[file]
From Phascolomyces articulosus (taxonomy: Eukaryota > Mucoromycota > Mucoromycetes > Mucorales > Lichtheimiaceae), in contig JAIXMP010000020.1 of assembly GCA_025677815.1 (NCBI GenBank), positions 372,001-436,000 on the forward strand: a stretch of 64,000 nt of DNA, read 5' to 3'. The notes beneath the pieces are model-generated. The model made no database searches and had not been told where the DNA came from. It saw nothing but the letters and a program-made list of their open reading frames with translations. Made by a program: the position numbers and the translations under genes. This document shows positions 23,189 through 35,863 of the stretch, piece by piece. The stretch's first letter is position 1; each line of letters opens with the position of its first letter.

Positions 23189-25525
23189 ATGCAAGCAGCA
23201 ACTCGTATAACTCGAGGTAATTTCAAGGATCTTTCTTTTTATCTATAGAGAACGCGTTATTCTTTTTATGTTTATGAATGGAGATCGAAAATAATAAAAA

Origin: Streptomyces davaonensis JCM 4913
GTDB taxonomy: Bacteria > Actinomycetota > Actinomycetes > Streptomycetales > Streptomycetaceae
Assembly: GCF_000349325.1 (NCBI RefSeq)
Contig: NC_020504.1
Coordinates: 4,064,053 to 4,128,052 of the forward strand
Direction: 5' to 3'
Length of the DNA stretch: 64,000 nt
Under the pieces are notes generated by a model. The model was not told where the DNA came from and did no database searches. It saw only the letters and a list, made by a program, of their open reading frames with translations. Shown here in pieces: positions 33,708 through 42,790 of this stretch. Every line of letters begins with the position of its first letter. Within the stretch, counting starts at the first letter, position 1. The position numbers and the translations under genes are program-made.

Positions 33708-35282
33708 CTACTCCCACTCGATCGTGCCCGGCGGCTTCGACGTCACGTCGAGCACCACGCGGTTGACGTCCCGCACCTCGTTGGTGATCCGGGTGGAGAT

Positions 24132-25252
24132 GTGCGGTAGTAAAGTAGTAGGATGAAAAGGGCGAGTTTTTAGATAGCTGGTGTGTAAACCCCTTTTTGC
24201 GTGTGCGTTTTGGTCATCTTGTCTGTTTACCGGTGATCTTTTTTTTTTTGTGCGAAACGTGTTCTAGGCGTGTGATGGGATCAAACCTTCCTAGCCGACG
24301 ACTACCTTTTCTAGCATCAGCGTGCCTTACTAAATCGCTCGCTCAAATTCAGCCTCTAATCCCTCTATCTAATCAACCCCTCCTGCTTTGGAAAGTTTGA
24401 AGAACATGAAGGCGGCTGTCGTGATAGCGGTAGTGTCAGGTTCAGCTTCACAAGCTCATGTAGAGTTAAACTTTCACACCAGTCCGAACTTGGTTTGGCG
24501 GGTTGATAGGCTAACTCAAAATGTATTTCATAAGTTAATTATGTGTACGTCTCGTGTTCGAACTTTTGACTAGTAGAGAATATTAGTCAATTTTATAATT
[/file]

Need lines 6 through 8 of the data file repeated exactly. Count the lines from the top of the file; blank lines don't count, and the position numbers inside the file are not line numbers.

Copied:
GTDB taxonomy: Bacteria > Actinomycetota > Actinomycetes > Streptomycetales > Streptomycetaceae
Assembly: GCF_000349325.1 (NCBI RefSeq)
Contig: NC_020504.1